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‘The Irishman’: Al Pacino on Playing A 39-Year-Old Mobster

The Oscar winner, 77, was tasked with playing a man in his thirties, forties, and fifties in Martin Scorsese's anticipated Netflix epic.

Actor Al Pacino walks onstage during the 45th AFI Life Achievement Award Tribute to Diane Keaton at the Dolby Theatre, in Los Angeles45th AFI Life Achievement Award - Show, Los Angeles, USA - 8 Jun 2017

Al Pacino during the AFI Life Achievement Award Tribute to Diane Keaton


The number most associated with Martin Scorsese’s upcoming Netflix epic “The Irishman” is its growing price (once $100 million, then $125 million, now $140 million). But Scorsese really wants the film to dazzle with the number 39. On The Ringer‘s Bill Simmons Podcast, 77-year-old Pacino — who plays long-missing ex-Teamsters union leader Jimmy Hoffa — explained that he’ll spend parts of the gangster epic playing a character that’s about half his actual age.

Read More: ‘The Irishman’: 9 Things You Must Know About Martin Scorsese’s $100 Million ‘Goodfellas’ Reunion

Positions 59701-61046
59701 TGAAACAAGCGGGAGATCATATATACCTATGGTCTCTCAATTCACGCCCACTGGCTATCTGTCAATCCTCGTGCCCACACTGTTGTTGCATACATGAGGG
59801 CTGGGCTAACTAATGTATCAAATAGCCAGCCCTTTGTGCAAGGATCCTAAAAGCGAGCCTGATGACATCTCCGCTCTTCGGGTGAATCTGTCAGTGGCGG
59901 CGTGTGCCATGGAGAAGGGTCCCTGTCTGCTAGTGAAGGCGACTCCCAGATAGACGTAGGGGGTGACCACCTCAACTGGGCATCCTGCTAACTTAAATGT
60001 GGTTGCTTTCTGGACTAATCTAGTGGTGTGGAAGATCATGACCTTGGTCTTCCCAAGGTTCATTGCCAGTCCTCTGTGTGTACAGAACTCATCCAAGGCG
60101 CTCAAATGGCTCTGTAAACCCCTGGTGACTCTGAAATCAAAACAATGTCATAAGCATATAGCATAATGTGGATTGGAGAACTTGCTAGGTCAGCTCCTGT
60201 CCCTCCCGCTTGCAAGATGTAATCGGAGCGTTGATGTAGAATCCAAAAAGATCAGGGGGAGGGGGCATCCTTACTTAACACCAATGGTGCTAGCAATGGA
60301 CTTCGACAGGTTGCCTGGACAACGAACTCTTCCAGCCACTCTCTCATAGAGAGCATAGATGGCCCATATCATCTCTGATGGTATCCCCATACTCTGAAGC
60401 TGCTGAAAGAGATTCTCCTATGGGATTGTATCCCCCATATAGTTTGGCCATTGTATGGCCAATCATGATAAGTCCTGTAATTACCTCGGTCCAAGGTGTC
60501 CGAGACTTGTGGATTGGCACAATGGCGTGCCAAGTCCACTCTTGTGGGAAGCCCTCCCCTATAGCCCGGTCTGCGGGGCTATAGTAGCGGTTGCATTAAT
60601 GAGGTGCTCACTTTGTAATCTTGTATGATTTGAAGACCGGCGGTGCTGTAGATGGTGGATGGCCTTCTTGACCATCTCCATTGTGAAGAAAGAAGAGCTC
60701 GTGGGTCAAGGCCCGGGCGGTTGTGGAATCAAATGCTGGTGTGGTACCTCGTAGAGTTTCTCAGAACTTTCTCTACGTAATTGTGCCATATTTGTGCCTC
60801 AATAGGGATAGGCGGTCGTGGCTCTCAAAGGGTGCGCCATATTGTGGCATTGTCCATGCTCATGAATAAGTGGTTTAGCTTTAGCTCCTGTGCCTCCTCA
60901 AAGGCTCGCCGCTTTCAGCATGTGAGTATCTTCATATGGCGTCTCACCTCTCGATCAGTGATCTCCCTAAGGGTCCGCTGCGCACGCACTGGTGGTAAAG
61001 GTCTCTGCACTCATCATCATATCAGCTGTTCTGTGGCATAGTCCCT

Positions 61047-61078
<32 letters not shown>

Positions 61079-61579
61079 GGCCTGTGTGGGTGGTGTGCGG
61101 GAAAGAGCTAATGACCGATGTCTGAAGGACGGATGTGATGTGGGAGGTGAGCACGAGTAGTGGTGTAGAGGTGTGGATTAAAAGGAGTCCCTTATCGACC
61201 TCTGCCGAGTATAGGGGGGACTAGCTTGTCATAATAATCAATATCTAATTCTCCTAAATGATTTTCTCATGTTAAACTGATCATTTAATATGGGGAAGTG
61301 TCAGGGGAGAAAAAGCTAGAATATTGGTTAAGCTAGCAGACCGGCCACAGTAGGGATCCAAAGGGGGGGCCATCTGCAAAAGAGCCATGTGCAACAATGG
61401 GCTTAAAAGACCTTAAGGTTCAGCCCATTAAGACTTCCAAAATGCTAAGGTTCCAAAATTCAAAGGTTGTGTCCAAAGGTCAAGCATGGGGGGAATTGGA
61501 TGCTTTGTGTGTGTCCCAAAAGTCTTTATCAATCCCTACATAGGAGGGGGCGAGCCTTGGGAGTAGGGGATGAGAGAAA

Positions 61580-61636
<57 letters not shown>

“I was playing Jimmy Hoffa at the age of 39, they’re doing that on a computer,” said Pacino, referencing the tech wizardry employed by Industrial Light & Magic. Pacino explained that computers mounted on the sides of cameras were programmed to capture the actors at various ages, making them appear physically transformed in every frame.

“We went through all these tests and things,” he continued. To achieve the most authentic performance possible, members of the crew would tip off the Best Actor Oscar winner (“Scent of a Woman”) as to how old Hoffa was in each scene. “Someone would come up to me and say, ‘You’re 39.’ [You’d recall] some sort of memory of 39, and your body tries to acclimate to that and think that way. They remind you of it.”

Digital Doman previously helped David Fincher reverse-age Brad Pitt in “The Curious Case of Benjamin Button,” while Lola VFX made Michael Douglas appear much younger in “Ant-Man.” More recently, visual effects supervisor Jay Worth helped Anthony Hopkins channel his past on “Westworld;” Ang Lee is enlisting more pioneering VFX for 2019’s “Gemini Man,” where Will Smith portrays a spy squaring off against himself.

“The Irishman” will be Pacino’s fourth collaboration with co-star De Niro, following “The Godfather Part II” (1974), “Heat” (1995), and “Righteous Kill” (2008). An adaptation of Charles Brandt’s 2003 true crime memoir, “I Heard You Paint Houses: Frank ‘The Irishman’ Sheeran and Closing the Case on Jimmy Hoffa,” the saga casts De Niro as veteran mob hitman Sheeran, who many believe was involved in Hoffa’s demise.

Scorsese announced the conclusion of filming March 5. Netflix will stream the result next year.

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